Encryptd Ransomware Description
The Encryptd Ransomware is a crypto-virus named after the extension it adds to every file it affects - .encryptd. However, there were scarce details about its overall behavior. Nevertheless, some of its features give researchers a clue in what the .Encryptd Ransomware may be all about.
After bringing the encryption process to a successful end, this ransomware appends the ‘.encryptd’ suffix to damaged data and generates a ransom note. The latter is a text file dubbed 'README_FOR_DECRYPT.txt,' and its content is as follows:
'All your data has been locked(crypted).
How to unclock(decrypt) instruction located in this website: http://126.96.36.199/order/[redacted 32 byte alphanum]
Or this TOR website: http://yehc74wh3f5p2sbw.onion/order/[redacted 32 byte alphanum]
Use TOR browser for access .onion websites.
Do NOT remove this file and NOT remove last line in this file!
WIN ID: [redacted base64 of ID]'
In light of the aforementioned encryption suffix, title, and content of the ransom note, the new .Encryptd Ransomware may be, in fact, an updated version of another ransomware strain, which popped up in June 2019. The threat in question is well-known among security researchers under different names – eCh0raix Ransomware, QNAP-NAS-Encrypt, and Synology-NAS-Encrypt. While the eCh0raix/QNAP/Synology threat appended a slightly different extension to infected data - '.encrypt' – its ransom note was practically identical to the new one, both in terms of name and contents. If this string of coincidences is anything to go by, the new .Encryptd Ransomware may just be an updated variant of the one, which came to prominence in mid-2019. Back then, the crooks behind the threat used it to infect unprotected NAS devices predominantly by hijacking their default admin login credentials. The attack then went on to encrypt 500 file types across the entire network approximately, including MS Office docs, PDF files, OpenOffice, multimedia (music, photos, videos), databases and backups, to name but a few.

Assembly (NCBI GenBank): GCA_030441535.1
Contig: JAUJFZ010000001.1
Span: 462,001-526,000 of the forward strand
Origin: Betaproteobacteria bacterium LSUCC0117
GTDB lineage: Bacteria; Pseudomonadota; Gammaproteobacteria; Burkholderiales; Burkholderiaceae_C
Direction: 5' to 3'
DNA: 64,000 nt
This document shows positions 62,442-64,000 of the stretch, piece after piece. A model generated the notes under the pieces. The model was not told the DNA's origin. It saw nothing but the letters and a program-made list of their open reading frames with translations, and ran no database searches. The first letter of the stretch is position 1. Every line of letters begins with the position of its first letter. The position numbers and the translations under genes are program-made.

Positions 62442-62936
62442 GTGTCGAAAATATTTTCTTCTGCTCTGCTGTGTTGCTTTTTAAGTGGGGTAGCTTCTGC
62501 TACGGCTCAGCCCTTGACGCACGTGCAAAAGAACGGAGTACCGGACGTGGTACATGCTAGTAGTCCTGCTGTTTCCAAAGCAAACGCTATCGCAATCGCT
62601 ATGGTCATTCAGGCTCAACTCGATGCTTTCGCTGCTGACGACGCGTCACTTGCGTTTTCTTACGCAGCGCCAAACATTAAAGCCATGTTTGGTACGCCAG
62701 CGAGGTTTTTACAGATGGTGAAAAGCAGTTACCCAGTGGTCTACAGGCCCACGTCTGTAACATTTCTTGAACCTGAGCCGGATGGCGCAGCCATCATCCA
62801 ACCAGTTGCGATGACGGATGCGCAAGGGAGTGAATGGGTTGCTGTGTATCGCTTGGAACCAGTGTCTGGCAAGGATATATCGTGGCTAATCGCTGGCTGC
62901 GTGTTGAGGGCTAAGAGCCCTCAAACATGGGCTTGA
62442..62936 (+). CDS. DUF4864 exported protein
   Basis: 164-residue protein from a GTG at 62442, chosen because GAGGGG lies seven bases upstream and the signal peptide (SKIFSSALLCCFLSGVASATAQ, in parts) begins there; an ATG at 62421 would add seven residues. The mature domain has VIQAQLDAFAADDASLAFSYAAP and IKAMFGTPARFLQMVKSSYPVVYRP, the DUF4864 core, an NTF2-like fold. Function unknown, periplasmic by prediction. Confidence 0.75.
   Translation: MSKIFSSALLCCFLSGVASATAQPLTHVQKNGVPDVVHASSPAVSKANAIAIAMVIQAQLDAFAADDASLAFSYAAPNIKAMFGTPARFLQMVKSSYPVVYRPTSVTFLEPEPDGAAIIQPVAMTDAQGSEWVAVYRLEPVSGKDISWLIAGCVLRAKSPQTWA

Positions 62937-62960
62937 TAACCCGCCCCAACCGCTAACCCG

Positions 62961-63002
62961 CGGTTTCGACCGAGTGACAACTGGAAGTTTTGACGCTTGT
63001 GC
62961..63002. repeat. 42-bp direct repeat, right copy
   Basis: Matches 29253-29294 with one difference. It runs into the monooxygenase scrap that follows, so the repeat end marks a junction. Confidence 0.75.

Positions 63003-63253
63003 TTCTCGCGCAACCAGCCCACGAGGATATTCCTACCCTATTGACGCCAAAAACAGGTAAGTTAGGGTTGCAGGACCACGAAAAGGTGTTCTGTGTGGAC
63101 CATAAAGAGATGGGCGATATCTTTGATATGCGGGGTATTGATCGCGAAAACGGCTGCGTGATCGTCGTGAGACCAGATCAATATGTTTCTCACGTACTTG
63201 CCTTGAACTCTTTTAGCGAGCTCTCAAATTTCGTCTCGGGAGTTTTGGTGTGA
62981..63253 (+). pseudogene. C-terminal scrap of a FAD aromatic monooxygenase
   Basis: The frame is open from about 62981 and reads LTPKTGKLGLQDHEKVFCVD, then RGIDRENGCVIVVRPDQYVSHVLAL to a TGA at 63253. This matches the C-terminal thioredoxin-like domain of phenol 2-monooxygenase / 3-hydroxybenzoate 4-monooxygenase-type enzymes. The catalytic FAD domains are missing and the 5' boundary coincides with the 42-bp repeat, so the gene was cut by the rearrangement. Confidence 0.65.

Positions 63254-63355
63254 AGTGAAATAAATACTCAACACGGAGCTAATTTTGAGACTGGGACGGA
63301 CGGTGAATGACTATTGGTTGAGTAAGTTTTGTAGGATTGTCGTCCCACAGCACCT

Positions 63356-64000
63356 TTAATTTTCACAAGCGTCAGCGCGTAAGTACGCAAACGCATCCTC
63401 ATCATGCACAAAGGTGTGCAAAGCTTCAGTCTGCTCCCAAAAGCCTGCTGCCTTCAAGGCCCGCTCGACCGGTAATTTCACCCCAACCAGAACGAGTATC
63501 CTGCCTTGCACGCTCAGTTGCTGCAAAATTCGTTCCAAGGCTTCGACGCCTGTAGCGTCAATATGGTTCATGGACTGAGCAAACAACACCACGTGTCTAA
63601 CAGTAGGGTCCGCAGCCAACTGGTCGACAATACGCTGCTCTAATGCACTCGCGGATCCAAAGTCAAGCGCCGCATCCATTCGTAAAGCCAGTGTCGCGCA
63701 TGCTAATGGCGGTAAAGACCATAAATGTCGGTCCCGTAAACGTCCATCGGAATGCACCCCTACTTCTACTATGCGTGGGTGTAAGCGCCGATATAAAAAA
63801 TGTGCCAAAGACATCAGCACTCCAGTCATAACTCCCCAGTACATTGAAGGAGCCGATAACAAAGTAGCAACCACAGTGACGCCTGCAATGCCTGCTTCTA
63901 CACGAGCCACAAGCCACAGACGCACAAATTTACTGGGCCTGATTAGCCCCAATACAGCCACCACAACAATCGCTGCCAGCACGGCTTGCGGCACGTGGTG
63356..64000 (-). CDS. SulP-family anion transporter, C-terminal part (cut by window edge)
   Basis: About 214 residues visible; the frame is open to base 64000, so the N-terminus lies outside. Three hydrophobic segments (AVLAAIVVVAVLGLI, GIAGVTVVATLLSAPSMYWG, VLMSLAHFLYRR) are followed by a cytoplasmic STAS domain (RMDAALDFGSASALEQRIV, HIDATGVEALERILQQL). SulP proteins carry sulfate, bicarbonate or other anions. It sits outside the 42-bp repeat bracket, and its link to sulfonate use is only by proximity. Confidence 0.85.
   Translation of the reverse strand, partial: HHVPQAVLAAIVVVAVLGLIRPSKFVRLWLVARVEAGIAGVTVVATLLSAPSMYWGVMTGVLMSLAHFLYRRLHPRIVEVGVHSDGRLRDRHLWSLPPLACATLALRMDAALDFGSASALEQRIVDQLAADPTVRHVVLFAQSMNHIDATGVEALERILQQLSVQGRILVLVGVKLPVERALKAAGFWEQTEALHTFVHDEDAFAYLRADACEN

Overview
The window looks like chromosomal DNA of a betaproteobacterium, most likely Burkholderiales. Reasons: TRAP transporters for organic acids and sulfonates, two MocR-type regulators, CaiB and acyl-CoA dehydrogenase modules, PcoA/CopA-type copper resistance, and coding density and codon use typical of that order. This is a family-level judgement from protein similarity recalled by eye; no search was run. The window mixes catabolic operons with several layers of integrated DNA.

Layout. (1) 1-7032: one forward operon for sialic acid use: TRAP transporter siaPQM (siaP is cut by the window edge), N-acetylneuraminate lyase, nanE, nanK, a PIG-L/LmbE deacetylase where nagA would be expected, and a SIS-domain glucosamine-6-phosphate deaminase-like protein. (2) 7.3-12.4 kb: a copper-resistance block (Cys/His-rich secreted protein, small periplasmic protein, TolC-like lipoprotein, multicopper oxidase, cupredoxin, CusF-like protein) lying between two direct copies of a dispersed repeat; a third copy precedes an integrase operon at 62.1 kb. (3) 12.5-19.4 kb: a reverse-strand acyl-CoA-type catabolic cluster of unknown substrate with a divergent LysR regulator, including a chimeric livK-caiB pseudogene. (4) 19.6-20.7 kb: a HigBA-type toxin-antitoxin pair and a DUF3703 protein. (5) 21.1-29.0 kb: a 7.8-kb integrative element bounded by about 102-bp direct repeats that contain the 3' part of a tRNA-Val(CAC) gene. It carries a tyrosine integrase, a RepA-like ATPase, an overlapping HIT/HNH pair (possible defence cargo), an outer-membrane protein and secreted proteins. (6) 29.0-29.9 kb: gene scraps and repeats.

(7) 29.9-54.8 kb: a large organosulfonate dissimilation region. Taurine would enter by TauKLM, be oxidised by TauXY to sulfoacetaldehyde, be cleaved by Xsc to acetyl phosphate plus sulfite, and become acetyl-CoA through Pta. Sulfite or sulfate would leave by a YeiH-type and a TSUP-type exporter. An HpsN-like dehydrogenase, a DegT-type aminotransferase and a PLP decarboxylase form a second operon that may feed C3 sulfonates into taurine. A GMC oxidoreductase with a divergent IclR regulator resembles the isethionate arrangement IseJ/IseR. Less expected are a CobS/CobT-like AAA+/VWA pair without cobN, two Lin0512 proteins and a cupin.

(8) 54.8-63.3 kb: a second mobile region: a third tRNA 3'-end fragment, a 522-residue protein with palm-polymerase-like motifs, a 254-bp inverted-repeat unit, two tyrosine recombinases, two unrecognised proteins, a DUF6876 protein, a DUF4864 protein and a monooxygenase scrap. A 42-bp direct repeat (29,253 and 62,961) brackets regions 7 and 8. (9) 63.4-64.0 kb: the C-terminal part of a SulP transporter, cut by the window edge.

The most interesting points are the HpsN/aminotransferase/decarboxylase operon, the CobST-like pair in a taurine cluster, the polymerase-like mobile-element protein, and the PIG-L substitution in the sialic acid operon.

Following successful encryption, the hackers urged victims to use the Tor anonymity network to communicate with them. Thanks to that communication, they would learn that they had to pay a ransom of 0.5 – 0.6 Bitcoin eventually to receive a decryption key for their AES-256-CFB encrypted data.
Last but not least, the new .Encryptd Ransomware strain may not be the only updated eCh0raix/QNAP/Synology variant. In September 2019, researchers came across the Muhstik crypto-virus, whose ransom note bore the same name – README_FOR_DECRYPT.txt.
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